It was 13C/56F today which made swimming outside pleasant although a strong breeze tended to take make us wince at times as it blew cold spray across our bare backs. We did another full, enhanced exercise routine again for the 4th, consecutive day and were definitely starting to feel it. One more tomorrow and then Saturday off.

Friday, 5th January

This blog entry will concern itself with the minutiae of life. (What’s new? I hear you ask.) If you haven’t got time to waste, look at something else. We went out to buy two padlocks today.

Our trips to the Health Club involve changing rooms and lockers. We get changed for the gym and lock our stuff up. We arrive back at the changing shattered and sweaty to get ready for the pool. Unlock and relock. Finally, we shower and dress after swimming – unlock again.

We use a padlock with a key. The key is attached to a strong, rubber wrist band. well, I say strong but I have seen a few members scratching around at the base of the foaming Jacuzzi for a dislocated key. A woman last week had to have her padlock cut off her locker because of a lost key and, yesterday, Pauline’s band pinged open as she changed for swimming. Five minutes later and I would have been on a diving course to recover it from the bottom of the huge, outdoor pool. The only reason we haven’t dispensed with keys is because all the combination padlocks we’ve seen have been too small to read with tired, old eyes. If your reading glasses are locked in a locker which is padlocked with a combination you can’t see, then you’re knackered. Today, I found some padlocks with a combination you could read with the naked eye from outer space. Hope Pauline can see them.

Saturday, 6th January

I was involved in Education and training for more than 50 years. Some of those were, of course , my own education but my work and my own development went on side by side until the mid-1980s when I completed my Masters Degree. I have always believed Education is the most liberating and empowering of processes for all people. It certainly was for me.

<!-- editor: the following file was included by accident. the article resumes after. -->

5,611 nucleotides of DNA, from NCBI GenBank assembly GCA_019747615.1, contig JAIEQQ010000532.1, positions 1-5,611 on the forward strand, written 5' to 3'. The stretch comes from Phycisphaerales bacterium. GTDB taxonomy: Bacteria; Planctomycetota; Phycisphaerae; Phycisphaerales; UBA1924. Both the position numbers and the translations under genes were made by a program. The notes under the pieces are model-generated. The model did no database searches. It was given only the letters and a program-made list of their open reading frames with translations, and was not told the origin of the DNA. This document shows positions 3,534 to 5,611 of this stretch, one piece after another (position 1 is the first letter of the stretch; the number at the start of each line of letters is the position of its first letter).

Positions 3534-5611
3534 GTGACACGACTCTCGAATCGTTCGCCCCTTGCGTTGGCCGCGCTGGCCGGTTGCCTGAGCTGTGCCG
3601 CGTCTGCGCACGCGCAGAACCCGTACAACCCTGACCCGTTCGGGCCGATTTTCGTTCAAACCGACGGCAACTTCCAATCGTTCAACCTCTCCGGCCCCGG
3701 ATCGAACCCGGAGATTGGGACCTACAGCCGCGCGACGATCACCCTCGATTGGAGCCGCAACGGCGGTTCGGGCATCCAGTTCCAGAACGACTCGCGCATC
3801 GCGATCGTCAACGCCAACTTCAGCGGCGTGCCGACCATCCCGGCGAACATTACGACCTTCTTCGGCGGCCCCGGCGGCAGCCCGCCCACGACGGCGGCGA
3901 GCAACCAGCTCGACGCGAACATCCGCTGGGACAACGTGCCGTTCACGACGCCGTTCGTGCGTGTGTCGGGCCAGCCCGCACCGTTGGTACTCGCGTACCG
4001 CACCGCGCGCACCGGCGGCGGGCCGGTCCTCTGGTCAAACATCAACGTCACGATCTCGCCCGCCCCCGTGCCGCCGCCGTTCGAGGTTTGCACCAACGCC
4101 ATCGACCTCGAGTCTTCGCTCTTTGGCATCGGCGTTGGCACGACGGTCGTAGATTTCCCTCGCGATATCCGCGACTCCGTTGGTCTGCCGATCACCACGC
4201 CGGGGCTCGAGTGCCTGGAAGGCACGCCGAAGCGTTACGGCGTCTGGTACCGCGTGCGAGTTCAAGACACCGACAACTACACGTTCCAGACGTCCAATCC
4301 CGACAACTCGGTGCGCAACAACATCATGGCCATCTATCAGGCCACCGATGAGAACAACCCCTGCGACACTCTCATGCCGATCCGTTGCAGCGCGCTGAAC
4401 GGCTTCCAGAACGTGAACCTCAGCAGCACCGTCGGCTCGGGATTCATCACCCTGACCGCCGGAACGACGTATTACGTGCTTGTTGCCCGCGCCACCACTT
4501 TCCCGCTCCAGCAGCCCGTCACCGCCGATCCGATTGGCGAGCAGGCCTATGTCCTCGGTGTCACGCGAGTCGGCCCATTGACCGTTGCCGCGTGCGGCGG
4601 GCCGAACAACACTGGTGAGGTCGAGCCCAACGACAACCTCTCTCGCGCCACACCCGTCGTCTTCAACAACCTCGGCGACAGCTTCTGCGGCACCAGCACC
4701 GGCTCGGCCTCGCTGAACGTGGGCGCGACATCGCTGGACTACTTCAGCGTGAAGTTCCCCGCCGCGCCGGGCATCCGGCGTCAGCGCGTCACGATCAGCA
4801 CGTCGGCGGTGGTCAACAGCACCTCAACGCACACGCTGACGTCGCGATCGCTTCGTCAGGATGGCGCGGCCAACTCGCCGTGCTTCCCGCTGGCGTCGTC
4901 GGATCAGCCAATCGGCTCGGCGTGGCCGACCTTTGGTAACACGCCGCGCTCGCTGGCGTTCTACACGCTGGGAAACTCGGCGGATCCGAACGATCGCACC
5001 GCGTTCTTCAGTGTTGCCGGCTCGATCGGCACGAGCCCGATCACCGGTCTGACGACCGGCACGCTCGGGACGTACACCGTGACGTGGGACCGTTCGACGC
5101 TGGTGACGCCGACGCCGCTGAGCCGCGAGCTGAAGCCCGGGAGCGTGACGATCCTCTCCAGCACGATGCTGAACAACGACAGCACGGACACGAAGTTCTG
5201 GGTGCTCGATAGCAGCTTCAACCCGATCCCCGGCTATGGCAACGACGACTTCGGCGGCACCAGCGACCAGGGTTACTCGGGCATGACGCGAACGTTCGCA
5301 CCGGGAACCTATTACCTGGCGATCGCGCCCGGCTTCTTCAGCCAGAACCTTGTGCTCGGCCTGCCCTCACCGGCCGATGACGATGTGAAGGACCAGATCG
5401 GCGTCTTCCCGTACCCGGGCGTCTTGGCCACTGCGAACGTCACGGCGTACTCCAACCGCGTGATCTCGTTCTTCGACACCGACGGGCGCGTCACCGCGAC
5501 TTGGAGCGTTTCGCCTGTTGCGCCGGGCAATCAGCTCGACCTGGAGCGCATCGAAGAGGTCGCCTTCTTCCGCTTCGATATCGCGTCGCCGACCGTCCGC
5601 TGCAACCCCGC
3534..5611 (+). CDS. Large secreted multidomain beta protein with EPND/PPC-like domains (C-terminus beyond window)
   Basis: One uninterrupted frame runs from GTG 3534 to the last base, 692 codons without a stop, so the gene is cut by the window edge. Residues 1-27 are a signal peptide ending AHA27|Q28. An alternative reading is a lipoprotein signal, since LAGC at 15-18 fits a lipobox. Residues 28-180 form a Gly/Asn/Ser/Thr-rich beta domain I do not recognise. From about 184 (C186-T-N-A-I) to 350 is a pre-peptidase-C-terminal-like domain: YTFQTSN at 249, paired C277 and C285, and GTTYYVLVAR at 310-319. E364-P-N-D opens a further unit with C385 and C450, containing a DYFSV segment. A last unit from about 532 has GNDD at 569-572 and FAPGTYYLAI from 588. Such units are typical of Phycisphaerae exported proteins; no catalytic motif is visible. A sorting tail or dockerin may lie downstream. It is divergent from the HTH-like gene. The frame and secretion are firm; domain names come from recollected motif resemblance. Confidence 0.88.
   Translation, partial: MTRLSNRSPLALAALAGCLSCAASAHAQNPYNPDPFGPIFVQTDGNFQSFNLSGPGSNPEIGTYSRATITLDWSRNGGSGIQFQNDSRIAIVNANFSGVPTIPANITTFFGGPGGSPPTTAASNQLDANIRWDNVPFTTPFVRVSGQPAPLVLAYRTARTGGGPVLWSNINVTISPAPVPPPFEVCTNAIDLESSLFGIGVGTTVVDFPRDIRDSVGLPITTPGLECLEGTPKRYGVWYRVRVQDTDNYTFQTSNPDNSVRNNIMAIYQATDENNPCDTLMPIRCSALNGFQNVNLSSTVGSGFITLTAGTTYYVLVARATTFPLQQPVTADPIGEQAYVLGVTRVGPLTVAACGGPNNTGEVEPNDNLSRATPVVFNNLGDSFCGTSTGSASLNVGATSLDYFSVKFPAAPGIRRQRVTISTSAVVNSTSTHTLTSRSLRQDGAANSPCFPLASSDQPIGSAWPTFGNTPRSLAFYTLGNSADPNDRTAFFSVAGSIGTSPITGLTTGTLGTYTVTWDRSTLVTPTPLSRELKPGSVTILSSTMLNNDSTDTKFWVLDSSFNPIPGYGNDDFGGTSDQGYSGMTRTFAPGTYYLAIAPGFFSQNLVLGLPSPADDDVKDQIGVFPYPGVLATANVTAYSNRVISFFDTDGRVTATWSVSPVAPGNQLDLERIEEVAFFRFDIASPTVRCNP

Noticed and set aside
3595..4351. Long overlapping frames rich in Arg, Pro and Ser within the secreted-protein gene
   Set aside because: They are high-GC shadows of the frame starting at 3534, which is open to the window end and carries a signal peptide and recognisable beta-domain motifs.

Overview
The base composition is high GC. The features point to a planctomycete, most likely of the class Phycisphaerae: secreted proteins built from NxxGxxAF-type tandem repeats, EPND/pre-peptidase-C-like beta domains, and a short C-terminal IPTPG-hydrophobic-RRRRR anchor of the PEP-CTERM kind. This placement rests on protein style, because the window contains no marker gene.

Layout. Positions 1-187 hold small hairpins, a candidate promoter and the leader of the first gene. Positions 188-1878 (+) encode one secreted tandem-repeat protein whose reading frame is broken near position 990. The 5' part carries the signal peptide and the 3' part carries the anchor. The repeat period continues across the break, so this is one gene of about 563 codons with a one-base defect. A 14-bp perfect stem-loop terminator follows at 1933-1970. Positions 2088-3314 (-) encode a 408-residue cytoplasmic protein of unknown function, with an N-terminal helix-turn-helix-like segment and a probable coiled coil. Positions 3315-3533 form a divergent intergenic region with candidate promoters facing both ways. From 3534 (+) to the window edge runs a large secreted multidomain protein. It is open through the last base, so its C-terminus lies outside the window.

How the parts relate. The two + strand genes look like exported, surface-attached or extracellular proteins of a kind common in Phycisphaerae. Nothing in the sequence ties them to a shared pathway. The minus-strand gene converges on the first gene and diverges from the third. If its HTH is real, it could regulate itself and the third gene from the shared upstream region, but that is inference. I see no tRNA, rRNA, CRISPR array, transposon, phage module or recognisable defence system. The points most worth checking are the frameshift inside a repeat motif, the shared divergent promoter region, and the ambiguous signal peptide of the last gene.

I have met, known and worked with an enormous number of interesting, challenging, unusual even bizarre people in my time from my own teachers and lecturers, people I have worked for and those who have worked for me but it is the students I have been responsible for who particularly remain in my memory. One of the things I have learnt is that my judgement of them has rarely been right. It is a humbling sense of my own ignorance about humankind.

The girl in the red dress with her Mum & Dad

Purely by chance this week, I read in the Manchester Evening News of two men in their late 30s who are in court for attacking and viciously torturing a vulnerable man in his flat before killing him and escaping with £40.00 in cash. As soon as I read the names, I knew them. I could see them as daft, troublesome little lads in the early 1990s. Amazing how ‘special needs’ kids from 25 years ago can evoke a whole section of one’s life. In this same week and quite out of the blue I received a message on Faceache from a girl called Donna. I didn’t recognise her surname because she is married but she was a lovely pupil who is now 41 years old. I last saw her 25 years ago as she went out into the world. She went on to 6th Form College, Birmingham University and then the hotel industry. Nowadays, she flits between her home in Birmingham and her home in Barbados.

My life has touched both ends of the spectrum. If I take credit for one, I would have to take the blame for the other. The only thing one can do is hope to make a difference and accept it won’t always succeed. It also shows how little difference teachers make in the overall scheme of things. Two boys of challenged ability have found themselves on the perimeter of society. One girl who was lucky enough to have a lovely mother who was a cleaner in my school and was determined that her daughter would do well, made the most of her chances.